PSR interim report on the supply of card acquiring services encourages smaller merchants to switch
Following the launch of its market review into the supply of card-acquiring services in July 2018, the Payment Systems Regulator's (PSR) has published its interim report: Market Review (MR18 1.7) (15 September 2020) (MR18/1.7), setting out a number of key recommendations that include advising smaller merchants to switch supplier and removing perceived barriers which potentially impede the switching process.
Background to the market review
The market review was originally launched against the backdrop of the Interchange Fee Regulations (IFR) which came into force in December 2015 and sought to examine whether card acquiring services were working well for merchants.
Whilst the IFR caps interchange fees on most card transactions, it does not cap the merchant service charge (MSC) that merchants pay, relying instead on competition between providers of card-acquiring services to ensure that the cost savings they realise (IFR savings) are passed through to merchants.
The market review focused on card-acquiring services for Mastercard and Visa, and how fees had changed between 2014 and 2018. In reviewing that data, the PSR divided merchants into two segments:
- Small and medium-sized merchants, with annual card turnover up to £10 million. Almost all merchants are in this segment, although they are only responsible for around 17% of the value of card transactions. The smallest merchants within this segment, with annual card turnover up to £380,000, account for around 90% of the overall merchant population.
- Large merchants, with annual card turnover over £10 million. This segment is dominated by a very small number of the largest merchants, with annual card turnover above £50m.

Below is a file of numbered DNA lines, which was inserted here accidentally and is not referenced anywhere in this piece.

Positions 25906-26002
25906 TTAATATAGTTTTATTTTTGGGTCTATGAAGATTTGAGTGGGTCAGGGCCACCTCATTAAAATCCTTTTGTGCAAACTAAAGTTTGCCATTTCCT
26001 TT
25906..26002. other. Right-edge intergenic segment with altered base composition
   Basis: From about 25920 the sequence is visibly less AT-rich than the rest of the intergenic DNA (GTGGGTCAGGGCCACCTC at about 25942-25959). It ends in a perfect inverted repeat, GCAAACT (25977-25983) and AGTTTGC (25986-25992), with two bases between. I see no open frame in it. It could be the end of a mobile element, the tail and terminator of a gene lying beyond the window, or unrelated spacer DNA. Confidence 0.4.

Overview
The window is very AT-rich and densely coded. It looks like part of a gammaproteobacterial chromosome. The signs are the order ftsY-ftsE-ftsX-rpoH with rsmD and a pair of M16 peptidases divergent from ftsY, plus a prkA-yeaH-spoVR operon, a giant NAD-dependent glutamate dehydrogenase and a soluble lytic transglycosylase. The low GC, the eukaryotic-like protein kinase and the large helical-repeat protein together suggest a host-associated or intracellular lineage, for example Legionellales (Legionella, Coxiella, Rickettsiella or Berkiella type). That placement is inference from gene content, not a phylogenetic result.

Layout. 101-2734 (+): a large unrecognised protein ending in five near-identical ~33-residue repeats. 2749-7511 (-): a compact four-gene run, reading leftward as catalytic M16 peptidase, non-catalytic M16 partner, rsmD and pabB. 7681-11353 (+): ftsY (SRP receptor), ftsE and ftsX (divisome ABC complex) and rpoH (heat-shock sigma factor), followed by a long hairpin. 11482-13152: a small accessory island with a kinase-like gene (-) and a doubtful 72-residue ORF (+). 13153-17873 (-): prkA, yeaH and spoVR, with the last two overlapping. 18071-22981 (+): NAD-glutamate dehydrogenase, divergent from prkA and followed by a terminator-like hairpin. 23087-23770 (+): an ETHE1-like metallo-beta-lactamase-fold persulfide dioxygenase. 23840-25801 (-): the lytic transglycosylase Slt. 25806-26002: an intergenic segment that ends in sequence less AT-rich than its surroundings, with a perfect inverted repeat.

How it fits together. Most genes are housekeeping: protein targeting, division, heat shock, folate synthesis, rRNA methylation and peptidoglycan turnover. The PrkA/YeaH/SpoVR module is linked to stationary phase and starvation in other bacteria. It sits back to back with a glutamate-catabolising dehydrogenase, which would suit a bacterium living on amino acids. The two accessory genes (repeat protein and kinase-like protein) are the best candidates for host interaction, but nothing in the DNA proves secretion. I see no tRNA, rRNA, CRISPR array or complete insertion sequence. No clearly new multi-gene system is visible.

The PSR's interim report found:
- Larger merchants with an annual turn-over greater than £50m typically received full pass through on IFR savings. Although few in number, this group was responsible for around 77% of the overall value of transactions in 2018. The estimated benefit of the savings to these merchants was around £600 million in 2018.
- Conversely, small to medium sized merchants with annual card turnover up to £50 million served by the five largest acquirers received little or no pass-through of the IFR savings.
The PSR's analysis indicated that whilst small and medium-sized merchants did not receive pass-through of IFR savings from their existing provider, they could secure better deals in the form of lower MSCs either by switching to a different provider of card-acquiring services or by negotiating with their existing provider.
However, in order to benefit from choice and better deals, merchants need to be willing and able to switch. The PSR found a reluctance amongst merchants to do so, and that a key barrier to switching is the length of initial terms of point of sale contracts (POCs) between merchants and card acquiring providers. The average POC has an initial period of three to five years and often automatically renews for successive fixed terms. According to the PSR, this leaves the merchant unable to terminate before the end of the minimum or renewal term without incurring early termination fees.
In view of this, the PSR is proposing to make it easier to search and switch for a new provider or better deal, including requiring all contracts for card-acquiring services to have an end date, for example to align with the 18-month limit set in the Consumer Credit Act 1974, ending POS terminal contracts that automatically renew for successive fixed terms, and linking the contracts for card-acquiring services and POS terminals, where they are sold together as a package by acquirers or independent sales organisation (ISOs).
ISO and acquirer pricing of card-acquiring services discourages searching and switching due to the absence of published prices, and the PSR is considering enabling or enhancing tools to facilitate price comparison for merchants which are available in a readily accessible format.
Any remedies are contingent on the PSR's final report but the PSR has asked for stakeholder feedback on these provisional findings and potential remedies by 8 December 2020.